The first painting, titled Morning, shows an upper-class lady on her way to a church near Covent Garden, presumably St Paul’s Church, whose recognisable Palladian portico can be seen on the left-hand side. In front of the church is Tom King’s Coffee House, a regular haunt for prostitutes and their customers. The lady shields herself with her fan as she passes the disorderly group outside of the coffee house, who still appear to be intoxicated from the night before.

Noon takes place in the district of St Giles in the West End of London. On one side of the painting, well-dressed Huguenots are leaving the church, presumably St Giles in the Fields, which contrasts with the opposite scene. A small slovenly maid walks past the rotting corpse of a cat and the churchgoers, distracted by a black man fondling her breast. Not only is she unaware of her surroundings, but she is also no longer concentrating on her work, causing the contents of her pie dish to fall onto and break the plate of the boy in front of her, who stands there in distress.

The third scene, Evening, takes place in Clerkenwell, which during Hogarth’s time was outside of the city. A cow being milked in the background suggests it is about 5 pm and an ill-matched couple are returning from the capital. The husband, who carries his exhausted daughter, is a dyer by trade, evidenced by his stained finger-tips. The wife, presumably pregnant due to her size, tries to cool herself down with a fan displaying the classical scene of Venus and Adonis, suggesting she has been unfaithful to her husband. The timing of the scene places the husband directly in front of the cow’s head, making it appear as though the cow’s horns belonged to him. This is symbolic of a cuckold, the husband of an adulterous wife, which suggests his daughter and the unborn child may not be his.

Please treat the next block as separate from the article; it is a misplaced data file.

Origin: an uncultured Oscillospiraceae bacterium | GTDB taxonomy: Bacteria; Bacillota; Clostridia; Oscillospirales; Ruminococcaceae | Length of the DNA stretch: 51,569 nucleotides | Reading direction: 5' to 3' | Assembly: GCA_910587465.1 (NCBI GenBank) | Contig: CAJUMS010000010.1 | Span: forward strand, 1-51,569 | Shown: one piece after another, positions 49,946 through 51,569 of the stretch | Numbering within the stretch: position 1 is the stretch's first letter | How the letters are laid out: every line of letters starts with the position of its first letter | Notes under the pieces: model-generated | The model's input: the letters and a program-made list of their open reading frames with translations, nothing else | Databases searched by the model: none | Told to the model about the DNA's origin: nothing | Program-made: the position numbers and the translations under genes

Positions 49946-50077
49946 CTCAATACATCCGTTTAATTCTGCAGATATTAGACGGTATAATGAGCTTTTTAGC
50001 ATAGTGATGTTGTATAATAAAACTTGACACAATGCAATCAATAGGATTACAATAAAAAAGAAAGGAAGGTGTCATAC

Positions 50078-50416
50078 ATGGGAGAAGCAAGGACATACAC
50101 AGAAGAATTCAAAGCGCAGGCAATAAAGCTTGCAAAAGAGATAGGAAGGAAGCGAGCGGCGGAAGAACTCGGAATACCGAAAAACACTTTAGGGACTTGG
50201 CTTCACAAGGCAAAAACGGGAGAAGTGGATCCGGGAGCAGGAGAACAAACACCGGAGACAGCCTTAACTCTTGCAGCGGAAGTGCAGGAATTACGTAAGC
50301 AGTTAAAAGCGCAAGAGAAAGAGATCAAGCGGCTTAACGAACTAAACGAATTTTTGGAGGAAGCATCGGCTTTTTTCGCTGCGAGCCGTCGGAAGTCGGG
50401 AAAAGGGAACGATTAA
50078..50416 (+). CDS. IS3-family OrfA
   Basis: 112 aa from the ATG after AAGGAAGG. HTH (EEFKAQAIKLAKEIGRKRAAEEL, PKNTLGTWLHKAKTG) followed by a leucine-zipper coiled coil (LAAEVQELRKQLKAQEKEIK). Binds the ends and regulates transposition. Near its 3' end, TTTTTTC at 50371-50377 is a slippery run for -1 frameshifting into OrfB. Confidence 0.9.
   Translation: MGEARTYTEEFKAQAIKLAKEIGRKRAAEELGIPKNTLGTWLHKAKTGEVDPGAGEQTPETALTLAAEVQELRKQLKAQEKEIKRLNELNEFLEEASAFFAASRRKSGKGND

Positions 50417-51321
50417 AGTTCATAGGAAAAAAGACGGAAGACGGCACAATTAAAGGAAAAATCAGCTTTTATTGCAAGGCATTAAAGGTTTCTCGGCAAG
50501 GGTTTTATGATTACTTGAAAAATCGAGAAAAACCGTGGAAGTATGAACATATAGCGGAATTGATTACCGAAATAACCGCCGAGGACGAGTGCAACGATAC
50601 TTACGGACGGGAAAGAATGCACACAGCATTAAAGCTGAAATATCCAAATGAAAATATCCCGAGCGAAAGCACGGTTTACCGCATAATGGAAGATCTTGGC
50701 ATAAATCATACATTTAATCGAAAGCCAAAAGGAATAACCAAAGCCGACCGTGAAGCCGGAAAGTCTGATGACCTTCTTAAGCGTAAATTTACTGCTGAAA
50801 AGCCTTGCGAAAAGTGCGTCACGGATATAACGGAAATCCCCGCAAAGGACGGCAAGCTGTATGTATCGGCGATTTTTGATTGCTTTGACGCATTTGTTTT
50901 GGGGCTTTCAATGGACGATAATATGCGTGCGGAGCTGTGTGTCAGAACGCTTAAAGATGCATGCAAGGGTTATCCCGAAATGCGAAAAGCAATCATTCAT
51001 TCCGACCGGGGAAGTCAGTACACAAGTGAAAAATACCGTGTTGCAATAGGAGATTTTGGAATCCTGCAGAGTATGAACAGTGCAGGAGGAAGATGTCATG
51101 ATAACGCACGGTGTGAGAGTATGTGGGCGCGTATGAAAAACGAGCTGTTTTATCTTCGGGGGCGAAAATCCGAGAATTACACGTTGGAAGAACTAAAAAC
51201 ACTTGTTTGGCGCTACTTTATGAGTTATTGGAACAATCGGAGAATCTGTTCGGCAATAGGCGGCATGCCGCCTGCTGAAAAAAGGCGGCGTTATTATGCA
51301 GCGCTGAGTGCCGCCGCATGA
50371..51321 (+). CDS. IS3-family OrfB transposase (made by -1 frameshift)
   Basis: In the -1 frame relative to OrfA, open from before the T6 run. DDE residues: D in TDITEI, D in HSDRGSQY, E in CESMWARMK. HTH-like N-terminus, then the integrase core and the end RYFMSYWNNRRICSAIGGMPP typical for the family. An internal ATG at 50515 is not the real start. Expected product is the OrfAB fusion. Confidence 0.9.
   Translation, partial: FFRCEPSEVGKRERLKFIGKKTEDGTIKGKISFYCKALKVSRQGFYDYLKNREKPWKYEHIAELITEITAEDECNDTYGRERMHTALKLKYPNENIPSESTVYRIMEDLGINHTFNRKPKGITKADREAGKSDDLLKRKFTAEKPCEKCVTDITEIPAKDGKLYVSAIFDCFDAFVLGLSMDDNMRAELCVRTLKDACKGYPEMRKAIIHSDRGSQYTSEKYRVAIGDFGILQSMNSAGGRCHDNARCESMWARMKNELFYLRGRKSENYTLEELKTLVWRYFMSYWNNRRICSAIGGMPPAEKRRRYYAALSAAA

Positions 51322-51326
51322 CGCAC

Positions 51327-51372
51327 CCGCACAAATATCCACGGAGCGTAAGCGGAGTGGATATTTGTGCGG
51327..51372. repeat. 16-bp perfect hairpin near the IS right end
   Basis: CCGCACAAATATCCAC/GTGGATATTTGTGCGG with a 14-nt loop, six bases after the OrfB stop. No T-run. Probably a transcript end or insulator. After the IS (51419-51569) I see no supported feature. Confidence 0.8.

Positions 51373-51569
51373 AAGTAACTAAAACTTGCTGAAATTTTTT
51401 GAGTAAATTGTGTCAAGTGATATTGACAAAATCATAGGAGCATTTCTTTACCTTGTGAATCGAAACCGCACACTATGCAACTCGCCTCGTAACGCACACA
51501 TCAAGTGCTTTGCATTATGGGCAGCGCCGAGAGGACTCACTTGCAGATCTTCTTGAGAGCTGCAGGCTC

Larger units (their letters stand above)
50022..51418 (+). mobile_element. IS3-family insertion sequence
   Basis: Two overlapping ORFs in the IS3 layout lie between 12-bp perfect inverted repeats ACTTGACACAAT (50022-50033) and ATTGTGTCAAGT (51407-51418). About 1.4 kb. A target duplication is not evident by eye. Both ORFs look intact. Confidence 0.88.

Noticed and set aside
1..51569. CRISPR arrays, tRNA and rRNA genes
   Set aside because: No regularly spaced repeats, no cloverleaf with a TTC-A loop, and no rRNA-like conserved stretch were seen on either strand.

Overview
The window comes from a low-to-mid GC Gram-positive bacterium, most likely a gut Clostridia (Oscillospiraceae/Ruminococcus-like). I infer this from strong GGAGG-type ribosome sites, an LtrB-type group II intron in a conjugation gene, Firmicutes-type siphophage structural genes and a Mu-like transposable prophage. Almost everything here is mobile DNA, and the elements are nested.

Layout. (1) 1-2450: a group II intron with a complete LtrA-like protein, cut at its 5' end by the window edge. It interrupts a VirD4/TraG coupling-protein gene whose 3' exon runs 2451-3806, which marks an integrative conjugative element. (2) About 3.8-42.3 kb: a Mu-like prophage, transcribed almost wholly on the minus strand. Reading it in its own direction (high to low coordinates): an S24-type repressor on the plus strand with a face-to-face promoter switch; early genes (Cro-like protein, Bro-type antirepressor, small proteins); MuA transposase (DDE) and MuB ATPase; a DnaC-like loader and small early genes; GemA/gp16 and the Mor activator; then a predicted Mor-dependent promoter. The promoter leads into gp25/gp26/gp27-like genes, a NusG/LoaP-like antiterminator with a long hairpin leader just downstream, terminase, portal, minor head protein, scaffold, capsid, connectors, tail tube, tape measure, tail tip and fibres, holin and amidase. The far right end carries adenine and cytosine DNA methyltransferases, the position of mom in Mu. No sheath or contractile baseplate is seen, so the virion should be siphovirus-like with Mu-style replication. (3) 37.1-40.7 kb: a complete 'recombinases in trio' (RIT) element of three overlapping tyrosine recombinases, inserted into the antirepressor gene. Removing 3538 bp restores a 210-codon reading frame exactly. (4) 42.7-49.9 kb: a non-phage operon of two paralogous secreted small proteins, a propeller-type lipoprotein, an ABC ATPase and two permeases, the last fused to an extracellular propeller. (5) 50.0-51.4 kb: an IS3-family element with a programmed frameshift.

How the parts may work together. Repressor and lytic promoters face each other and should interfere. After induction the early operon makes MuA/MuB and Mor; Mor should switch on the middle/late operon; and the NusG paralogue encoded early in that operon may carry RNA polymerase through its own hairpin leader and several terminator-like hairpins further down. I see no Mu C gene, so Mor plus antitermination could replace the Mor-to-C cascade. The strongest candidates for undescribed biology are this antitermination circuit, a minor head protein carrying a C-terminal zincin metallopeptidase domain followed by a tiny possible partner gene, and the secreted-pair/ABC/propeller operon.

The series ends with the scene Night, which takes place in Charing Cross with the statue of Charles I in the background. Scholars have suggested the date of the scene to be 29th May and, therefore, the people in the scene are returning home after celebrating the anniversary of the Restoration of the Monarchy. Charing Cross was a central staging post for coaches, just as it is now for taxis, however, the surrounding narrow roads were difficult to traverse during congested times. Hogarth reveals the fate of one of these coaches, which has overturned in front of a bonfire. The coach has yet to catch fire, however, the faces of the terrified passengers suggests the disaster will be inevitable. Meanwhile, a scene through a window reveals the unhygienic room belonging to a barber-surgeon. In those days, surgeons and barbers were one and the same, hence the sign that reads “Shaving, bleeding, and teeth drawn with a touch”. The barber, probably drunk after the day’s festivities, haphazardly shaves the beard of a customer with a knife that has no doubt been used for other more gruesome jobs.